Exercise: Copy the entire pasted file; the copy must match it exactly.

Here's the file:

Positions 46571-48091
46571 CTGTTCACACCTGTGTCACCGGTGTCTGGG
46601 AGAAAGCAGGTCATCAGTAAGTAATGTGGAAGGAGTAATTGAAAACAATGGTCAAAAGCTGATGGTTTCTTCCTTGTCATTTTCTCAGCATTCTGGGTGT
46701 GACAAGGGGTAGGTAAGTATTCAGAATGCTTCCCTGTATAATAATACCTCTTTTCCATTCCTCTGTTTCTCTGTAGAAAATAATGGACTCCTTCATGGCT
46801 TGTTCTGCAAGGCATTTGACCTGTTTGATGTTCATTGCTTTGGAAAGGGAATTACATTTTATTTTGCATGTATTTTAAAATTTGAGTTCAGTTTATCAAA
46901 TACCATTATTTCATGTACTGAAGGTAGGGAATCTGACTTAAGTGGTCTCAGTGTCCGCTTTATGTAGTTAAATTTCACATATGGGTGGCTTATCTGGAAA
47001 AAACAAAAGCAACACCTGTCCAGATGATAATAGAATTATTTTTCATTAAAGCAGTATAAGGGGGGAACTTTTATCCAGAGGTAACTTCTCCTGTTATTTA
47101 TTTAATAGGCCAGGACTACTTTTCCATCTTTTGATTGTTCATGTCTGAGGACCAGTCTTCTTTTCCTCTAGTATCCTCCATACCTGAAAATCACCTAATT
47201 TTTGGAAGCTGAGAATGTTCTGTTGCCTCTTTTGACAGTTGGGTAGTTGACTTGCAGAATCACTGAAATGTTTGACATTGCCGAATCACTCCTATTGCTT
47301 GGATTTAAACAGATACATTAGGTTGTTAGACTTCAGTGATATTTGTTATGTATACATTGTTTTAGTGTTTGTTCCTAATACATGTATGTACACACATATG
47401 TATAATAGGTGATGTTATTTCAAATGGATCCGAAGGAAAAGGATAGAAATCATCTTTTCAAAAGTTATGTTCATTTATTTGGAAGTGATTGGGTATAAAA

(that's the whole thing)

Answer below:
Positions 46571-48091
46571 CTGTTCACACCTGTGTCACCGGTGTCTGGG
46601 AGAAAGCAGGTCATCAGTAAGTAATGTGGAAGGAGTAATTGAAAACAATGGTCAAAAGCTGATGGTTTCTTCCTTGTCATTTTCTCAGCATTCTGGGTGT
46701 GACAAGGGGTAGGTAAGTATTCAGAATGCTTCCCTGTATAATAATACCTCTTTTCCATTCCTCTGTTTCTCTGTAGAAAATAATGGACTCCTTCATGGCT
46801 TGTTCTGCAAGGCATTTGACCTGTTTGATGTTCATTGCTTTGGAAAGGGAATTACATTTTATTTTGCATGTATTTTAAAATTTGAGTTCAGTTTATCAAA
46901 TACCATTATTTCATGTACTGAAGGTAGGGAATCTGACTTAAGTGGTCTCAGTGTCCGCTTTATGTAGTTAAATTTCACATATGGGTGGCTTATCTGGAAA
47001 AAACAAAAGCAACACCTGTCCAGATGATAATAGAATTATTTTTCATTAAAGCAGTATAAGGGGGGAACTTTTATCCAGAGGTAACTTCTCCTGTTATTTA
47101 TTTAATAGGCCAGGACTACTTTTCCATCTTTTGATTGTTCATGTCTGAGGACCAGTCTTCTTTTCCTCTAGTATCCTCCATACCTGAAAATCACCTAATT
47201 TTTGGAAGCTGAGAATGTTCTGTTGCCTCTTTTGACAGTTGGGTAGTTGACTTGCAGAATCACTGAAATGTTTGACATTGCCGAATCACTCCTATTGCTT
47301 GGATTTAAACAGATACATTAGGTTGTTAGACTTCAGTGATATTTGTTATGTATACATTGTTTTAGTGTTTGTTCCTAATACATGTATGTACACACATATG
47401 TATAATAGGTGATGTTATTTCAAATGGATCCGAAGGAAAAGGATAGAAATCATCTTTTCAAAAGTTATGTTCATTTATTTGGAAGTGATTGGGTATAAAA